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In turya state, the aspirant is identified with Shiva consciousness. The common man simply calls it the turiya or fourth state, because it is beyond the three known states of waking, dream, and deep sleep. He has no experience of the turya state – Introduction to Shiva Sutras, Jaideva Singh
[This is the introduction to the Malinivijayottara Tantra published, along with the Sanskrit text which it partly describes, as No. XXXVII in its Kashmir Series of Text and Studies, in 1922. It is consequently out of copyright.
The work, according to the introduction by Madhusadhan Kaul below, forms the basis of Abhinavagupta’s Tantraloka, and thereby forms part of the body of so-called Kashmir Shaivism.
Readers might be forgiven for getting the impression that the work Kaul describes is philosophical, but a study of the text and of the principles associated with the text reveals that to be far from the case. This, like other texts of its type, deals with inner work and this particular text concentrates on the tattvas, more details of which can be found on this page. It is also worthwhile looking at both Shiva Sutras and the notes attached, as well as the Netra Tantra and our abstract of the Vijnanabhairava, which may also be found on this site.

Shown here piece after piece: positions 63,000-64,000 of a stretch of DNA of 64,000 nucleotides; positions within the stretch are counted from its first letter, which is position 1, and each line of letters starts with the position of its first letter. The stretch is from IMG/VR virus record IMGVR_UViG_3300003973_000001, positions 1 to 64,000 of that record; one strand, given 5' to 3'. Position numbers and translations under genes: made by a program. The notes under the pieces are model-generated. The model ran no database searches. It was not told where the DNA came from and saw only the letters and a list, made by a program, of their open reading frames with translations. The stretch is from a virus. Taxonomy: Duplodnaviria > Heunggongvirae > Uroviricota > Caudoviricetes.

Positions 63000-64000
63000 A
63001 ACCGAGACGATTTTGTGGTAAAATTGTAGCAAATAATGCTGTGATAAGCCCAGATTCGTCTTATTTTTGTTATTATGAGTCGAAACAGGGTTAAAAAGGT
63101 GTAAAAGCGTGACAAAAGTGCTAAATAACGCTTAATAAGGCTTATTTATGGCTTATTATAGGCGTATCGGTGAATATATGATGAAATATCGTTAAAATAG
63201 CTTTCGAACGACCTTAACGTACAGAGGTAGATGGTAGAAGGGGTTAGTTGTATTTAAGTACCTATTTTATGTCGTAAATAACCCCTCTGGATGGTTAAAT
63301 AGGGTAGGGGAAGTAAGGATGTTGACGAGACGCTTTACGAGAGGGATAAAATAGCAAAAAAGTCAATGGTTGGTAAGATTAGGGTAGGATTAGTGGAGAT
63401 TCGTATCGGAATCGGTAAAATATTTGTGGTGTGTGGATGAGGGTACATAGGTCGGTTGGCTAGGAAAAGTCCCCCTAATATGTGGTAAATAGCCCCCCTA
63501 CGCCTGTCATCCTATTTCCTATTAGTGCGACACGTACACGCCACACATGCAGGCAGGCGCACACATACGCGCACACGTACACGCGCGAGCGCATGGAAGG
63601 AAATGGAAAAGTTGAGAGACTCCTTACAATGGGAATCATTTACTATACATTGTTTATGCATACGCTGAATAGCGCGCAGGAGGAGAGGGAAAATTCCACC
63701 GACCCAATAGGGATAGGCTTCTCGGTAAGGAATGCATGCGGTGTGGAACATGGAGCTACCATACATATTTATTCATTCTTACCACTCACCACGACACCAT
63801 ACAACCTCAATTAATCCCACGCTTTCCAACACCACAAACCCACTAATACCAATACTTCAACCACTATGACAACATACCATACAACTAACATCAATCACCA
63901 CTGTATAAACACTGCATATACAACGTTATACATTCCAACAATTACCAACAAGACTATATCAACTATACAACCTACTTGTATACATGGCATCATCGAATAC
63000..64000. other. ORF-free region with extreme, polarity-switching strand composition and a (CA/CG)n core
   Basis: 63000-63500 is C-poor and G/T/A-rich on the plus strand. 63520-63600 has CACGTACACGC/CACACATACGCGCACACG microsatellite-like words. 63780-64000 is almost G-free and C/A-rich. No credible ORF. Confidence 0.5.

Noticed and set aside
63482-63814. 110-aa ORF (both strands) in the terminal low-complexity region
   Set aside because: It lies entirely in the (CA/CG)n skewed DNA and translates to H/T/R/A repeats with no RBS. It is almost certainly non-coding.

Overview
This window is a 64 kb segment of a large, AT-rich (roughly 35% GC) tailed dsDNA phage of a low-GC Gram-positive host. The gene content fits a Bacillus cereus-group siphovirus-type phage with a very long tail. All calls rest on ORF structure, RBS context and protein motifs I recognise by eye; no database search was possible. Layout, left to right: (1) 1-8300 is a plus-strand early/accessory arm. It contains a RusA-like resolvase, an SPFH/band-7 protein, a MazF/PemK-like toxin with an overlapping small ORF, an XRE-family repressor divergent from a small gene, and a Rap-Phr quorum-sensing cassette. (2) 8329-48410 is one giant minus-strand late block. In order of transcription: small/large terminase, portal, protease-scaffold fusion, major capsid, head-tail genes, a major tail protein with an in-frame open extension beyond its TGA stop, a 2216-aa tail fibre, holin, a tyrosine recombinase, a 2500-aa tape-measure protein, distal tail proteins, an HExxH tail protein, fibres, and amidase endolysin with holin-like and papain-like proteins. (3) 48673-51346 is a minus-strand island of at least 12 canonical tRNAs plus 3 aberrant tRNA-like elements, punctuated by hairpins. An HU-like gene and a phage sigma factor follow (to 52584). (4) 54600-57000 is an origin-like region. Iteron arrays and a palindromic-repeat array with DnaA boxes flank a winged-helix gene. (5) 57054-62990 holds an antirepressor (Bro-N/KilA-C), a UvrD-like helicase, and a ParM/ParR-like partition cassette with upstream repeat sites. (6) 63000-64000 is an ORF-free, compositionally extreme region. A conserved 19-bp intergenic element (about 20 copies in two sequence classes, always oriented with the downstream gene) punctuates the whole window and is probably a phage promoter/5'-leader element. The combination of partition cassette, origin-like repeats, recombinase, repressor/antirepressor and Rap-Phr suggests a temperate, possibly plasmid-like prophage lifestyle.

Kaul’s introduction deals usefully with many of the philosophical tenets of Kashmir Shaivism, but it is worth giving a brief outline of some of the other contents of this tantra.
Adhikara (chapter) III, discusses the unfolding of the mantra, and names the eight Matrika devis as Maheshi, Brahmani, Kaumari, Vaishnavi, Aindri, Yamya, Chamunda and Yogishi. They preside over the eight letter groups. This chapter goes on to describe their dhyanas, or meditation images, as well as the mantras or vidyas associated with each.
The fifth adhikara describes the different worlds, the different heavens, and the different underworlds, full as they are of different inhabitants including spirits, demons, gandharvas and gods. The Rudras are above these. The sixth adhikara, which in the colophon is described as dealing with the body, describes the five elements and their position. In adhikara six, the mudras, referred to in Kaul’s text below, are discussed.